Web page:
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Fodder Scarcity May Affect Livestock Health

by 5m Editor
14 June 2007, at 1:34pm

INDIA - Livestock is at the heart of rural economy, and according to the latest Economic Survey, accounts for nearly 5% of the country’s gross domestic product

Decreasing area under grasslands, combined with an increasing diversion of crop resdiues for fuel and industrial uses, is creating an acute scarcity of fodder supply for India’s livestock.

Non-availability of quality fodder in sufficient quantities, in the medium to long term, could negatively affect the health of livestock and, consequently, the production of dairy and poultry products such as milk, eggs and meat, say some experts.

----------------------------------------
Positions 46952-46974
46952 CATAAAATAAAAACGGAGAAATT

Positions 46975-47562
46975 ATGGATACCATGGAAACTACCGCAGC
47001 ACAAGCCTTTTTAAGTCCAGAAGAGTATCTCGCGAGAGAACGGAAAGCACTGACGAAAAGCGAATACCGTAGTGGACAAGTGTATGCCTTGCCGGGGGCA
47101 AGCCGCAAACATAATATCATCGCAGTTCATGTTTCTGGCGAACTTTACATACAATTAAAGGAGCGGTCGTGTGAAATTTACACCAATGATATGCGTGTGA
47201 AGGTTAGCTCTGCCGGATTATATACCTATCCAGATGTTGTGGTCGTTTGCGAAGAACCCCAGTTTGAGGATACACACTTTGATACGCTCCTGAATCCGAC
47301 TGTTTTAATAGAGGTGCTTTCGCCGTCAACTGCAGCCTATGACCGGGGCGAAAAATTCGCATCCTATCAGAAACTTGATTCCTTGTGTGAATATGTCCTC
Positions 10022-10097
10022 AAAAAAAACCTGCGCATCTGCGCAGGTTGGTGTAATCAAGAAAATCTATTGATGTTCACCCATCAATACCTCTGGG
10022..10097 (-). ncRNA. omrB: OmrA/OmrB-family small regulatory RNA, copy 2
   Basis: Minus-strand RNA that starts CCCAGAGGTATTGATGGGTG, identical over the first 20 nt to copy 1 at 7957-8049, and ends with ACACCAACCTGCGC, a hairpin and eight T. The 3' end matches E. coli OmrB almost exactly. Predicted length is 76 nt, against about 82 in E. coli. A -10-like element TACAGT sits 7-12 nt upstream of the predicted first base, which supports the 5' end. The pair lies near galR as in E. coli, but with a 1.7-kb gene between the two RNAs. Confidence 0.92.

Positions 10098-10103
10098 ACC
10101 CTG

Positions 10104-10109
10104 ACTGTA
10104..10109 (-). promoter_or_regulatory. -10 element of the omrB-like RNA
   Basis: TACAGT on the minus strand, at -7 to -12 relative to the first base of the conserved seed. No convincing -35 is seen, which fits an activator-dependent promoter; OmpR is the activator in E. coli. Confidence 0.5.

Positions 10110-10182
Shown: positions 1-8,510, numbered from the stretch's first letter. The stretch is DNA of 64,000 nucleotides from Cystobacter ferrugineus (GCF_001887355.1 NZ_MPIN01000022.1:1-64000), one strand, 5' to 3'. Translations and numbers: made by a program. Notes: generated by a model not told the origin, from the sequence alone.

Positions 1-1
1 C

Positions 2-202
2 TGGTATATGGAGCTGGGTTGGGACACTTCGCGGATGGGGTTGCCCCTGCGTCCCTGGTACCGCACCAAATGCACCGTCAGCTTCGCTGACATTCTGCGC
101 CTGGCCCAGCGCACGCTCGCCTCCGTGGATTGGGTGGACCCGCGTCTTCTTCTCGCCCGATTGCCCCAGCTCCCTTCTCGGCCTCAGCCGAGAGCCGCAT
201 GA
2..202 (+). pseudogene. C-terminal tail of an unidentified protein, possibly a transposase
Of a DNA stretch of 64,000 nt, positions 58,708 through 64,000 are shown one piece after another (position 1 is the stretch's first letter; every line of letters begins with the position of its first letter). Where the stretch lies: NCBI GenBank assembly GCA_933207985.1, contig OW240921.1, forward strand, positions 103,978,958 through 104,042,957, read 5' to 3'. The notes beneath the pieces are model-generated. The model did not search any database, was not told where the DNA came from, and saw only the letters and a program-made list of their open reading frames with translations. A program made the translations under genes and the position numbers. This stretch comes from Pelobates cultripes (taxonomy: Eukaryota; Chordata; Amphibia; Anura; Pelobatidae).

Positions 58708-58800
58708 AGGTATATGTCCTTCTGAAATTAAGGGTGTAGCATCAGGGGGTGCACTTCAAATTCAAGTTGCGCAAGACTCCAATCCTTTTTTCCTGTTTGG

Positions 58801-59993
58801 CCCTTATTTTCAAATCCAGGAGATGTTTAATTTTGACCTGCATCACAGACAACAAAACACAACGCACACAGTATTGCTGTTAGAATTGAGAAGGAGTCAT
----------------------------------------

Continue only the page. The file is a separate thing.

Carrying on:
“Based on our field surveys and observation, we’ve seen villagers choosing to use crop residues, such as wheat and rice straw, as fuel wood, instead of diverting it to fodder,” says M.M. Roy, senior scientist at the Indian Grassland and Fodder Research Institute, Jhansi, an autonomous body of the Indian Council for Agricultural Research (Icar).

Roy, together with another colleague K.A. Singh have written in a recent research paper project. “Huge deficit on the supply front, especially in green fodder, is anticipated,” Roy said.

Livestock is at the heart of rural economy, and according to the latest Economic Survey, accounts for nearly 5% of the country’s gross domestic product. Non-availability of good quality fodder, primary source of sustenance to farm animals, could impact their health. The researchers’ estimates indicate that the supply of green fodder in 2003—when statistics were last released—was 389.81 million tonnes (mt), while the demand was 1025mt, a staggering 61.96% deficit.

Source: LiveMint

5m Editor